Patrice says "The southern part of the island is completely devastated. We are currently working on food kits to send to the families who suffered most. Clean water is essential and we are looking for water purification tablets and food to provide as the population is still in shock".
If you have seen coverage about the devastation of this storm and would like to respond, then we would highly recommend sending your donations direct to FONDAPS. They are a compassionate, engaged, local organisation, responding rapidly to the crisis, so you know your donation will be going directly to those who need it most.
Donate to the FONDAPS relief effort in Haiti
Find out more about the work of FONDAPS
On Sunday 9th October we held the 5th annual Chichester Half Marathon, which raises vital funds for our work with vulnerable children abroad.
This year was our biggest and best event yet, with over 1051 registered runners and for the first time we introduced two brand new races - the 10 miler event and the Team Relay. It was a glorious sunny day, and as our runners gathered at Chichester College from 8am, you could feel the buzz in the air. We were joined by local TV presenter, Sally Taylor and local hero Amanda Worne who both opened the race and pressed the starting gun to set our runners on their way.
This year, we've been kindly sponsored by so many local businesses. We couldn't run the event without their support, so we'd like to say an enormous thank you to: Montezuma's, Store Property, Krowmark, Evans Weir, Covers, Wiley, Irwin Mitchell, Natures Way Foods, SouthDowns Water, The Body Shop Foundation, Higher Nature and The Run Company. If your business would like to be involved in the Chichester Half 2017, please contact Eloise.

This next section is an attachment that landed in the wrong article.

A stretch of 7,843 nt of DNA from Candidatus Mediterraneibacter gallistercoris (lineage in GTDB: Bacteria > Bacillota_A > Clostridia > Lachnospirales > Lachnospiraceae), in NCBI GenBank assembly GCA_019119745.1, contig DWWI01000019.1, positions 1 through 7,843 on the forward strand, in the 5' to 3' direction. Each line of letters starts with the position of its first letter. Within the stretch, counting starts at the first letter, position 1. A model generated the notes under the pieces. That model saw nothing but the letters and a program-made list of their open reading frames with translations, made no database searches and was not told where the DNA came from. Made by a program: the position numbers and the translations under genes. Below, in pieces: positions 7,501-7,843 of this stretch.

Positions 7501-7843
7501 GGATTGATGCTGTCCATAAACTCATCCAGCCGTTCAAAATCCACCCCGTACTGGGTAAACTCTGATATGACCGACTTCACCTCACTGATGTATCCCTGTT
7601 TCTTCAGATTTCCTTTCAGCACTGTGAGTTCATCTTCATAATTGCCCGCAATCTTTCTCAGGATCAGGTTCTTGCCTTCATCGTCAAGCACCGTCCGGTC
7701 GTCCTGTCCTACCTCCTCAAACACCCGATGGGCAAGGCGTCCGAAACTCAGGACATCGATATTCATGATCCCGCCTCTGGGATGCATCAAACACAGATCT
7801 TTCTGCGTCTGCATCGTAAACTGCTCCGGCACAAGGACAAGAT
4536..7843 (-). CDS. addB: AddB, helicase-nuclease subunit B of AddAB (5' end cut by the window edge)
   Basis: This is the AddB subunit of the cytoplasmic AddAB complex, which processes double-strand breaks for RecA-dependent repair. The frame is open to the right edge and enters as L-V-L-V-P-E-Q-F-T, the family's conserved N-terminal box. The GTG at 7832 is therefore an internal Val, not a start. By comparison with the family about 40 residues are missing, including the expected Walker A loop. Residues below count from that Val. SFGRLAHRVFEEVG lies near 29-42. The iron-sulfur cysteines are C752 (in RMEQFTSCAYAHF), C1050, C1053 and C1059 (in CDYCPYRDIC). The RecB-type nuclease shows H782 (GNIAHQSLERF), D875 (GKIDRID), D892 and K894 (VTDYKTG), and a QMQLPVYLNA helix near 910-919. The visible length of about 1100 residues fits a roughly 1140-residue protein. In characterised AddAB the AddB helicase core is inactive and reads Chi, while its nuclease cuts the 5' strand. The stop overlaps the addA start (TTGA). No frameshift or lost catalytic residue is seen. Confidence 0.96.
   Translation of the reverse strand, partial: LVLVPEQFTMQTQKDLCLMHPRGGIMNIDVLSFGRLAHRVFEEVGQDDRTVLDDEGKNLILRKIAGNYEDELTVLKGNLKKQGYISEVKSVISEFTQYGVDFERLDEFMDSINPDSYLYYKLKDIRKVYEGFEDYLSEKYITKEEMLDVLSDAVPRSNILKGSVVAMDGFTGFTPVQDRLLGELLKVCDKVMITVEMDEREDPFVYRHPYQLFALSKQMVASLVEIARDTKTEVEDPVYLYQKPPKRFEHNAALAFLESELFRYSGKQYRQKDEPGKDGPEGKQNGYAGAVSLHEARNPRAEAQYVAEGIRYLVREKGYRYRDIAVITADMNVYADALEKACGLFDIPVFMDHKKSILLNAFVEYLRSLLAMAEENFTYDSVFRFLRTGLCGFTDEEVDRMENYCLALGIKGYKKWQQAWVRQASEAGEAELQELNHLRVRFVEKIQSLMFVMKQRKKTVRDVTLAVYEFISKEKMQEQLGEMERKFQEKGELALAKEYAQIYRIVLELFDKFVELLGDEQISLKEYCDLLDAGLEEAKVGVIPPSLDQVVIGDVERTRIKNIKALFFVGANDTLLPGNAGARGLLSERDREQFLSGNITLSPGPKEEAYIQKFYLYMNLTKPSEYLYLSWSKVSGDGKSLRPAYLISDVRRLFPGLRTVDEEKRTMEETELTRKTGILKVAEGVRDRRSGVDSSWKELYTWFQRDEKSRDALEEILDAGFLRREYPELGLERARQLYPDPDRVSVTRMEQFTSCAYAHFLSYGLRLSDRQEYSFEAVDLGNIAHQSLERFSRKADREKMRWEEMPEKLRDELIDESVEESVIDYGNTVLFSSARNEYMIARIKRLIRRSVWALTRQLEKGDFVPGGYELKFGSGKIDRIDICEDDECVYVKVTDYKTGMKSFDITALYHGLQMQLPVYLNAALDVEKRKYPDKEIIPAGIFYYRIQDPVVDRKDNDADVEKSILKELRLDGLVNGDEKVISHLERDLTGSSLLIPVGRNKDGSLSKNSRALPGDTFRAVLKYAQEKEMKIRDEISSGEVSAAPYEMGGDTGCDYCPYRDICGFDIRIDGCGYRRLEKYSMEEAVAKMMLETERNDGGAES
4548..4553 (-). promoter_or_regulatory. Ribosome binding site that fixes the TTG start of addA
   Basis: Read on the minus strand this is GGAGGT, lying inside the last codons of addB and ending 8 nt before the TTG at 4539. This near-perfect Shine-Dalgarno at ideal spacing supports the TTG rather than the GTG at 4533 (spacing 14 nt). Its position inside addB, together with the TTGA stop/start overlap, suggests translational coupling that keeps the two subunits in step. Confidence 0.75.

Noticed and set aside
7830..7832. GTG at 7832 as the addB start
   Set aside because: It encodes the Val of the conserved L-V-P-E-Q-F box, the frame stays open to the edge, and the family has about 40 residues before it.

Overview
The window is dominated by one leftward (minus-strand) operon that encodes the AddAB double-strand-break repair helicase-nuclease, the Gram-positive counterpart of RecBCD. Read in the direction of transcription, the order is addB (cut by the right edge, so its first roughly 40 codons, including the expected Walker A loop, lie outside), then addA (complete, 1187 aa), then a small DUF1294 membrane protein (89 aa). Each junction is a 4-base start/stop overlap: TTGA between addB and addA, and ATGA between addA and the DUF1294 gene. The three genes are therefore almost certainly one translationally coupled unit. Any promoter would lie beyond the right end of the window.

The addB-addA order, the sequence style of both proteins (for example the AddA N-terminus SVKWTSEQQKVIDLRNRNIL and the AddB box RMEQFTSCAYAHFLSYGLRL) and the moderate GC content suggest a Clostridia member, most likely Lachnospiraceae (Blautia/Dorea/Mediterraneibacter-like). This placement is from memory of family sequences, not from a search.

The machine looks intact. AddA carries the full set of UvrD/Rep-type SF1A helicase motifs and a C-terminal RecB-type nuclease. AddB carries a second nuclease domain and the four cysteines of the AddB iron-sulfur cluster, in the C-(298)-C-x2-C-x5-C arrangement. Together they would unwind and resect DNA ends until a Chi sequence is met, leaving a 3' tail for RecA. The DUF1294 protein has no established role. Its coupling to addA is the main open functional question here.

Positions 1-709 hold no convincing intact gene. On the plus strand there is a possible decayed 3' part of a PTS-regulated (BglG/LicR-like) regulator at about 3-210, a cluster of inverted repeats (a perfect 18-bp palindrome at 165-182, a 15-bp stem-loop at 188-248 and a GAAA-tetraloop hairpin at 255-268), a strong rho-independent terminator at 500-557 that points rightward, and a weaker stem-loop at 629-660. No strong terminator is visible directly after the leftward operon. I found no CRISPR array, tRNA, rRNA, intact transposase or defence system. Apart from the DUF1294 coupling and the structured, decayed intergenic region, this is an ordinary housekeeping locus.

In this year of firsts; we also launched our 'Run for Refugees' Team of runners who were not only supporting Children on the Edge by taking part in the event, but fundraised especially for us to raise money for our work with refugee children. We provide protection, education and support in trauma recovery for Syrian refugee children in Lebanon, Rohingya refugee children in Bangladesh and internally displaced children in in Kachin State, Burma.
We had 16 amazing runners, who have so far raised an incredible £4325! They were tasked with raising £100 each to help cover the daily cost of running a tent school for 100 children in a refugee camp in Lebanon, but they've doubled their target and raised enough to support 100 children going to school for 7 weeks. A great achievement.
Our Run for Refugees team included two Relay Teams - Jamie, Gemma and Dan, raising £300, along with Emma Payne who ran with two family members and raised £840 for Children on the Edge. Also running his first ever half marathon was Rory Durkan; who was still smiling at the end and raised a great £162; nearly double his target! Matt Gibbs, our only Nordic Walker not only travelled down from Preston for the event to raise money for us, but was also the first Nordic Walker over the line! We'd expect nothing less of the British Champion.
Speaking of champions, John Miles, a long standing Children on the Edge fundraiser achieved a PB and came first in the over-60 category! Runner, Emma Manton made the most of her time in Chichester whilst performing at the Festival Theatre by taking part in the Chichester Half and has raised an amazing £525. Finally, Laura Magnavacchi only signed up for the race a few days before and did a great job at some last minute fundraising!
In other fundraising news, were were really touched to meet a team of 15 runners who were taking part in the Chichester Half in memory of their friend and fellow club runner, Dawn Piechoczek, who won the 2013 Chichester Half in the over 50's category in her last running race. What a fitting, and lovely tribute. The team of friends were raising money for Macmillan and the Sussex Cancer Trust and had raised nearly £1000. It's great to see the Chichester Half providing an opportunity for people to raise funds for other great local and national charities.
Our amazing volunteers also can't go without a mention; they were up early on a Sunday to help marshal the race, hand out goody bags, present medals and help our runners refuel and rehydrate once they were over the finish line. The event really couldn't happen without this incredible team behind us.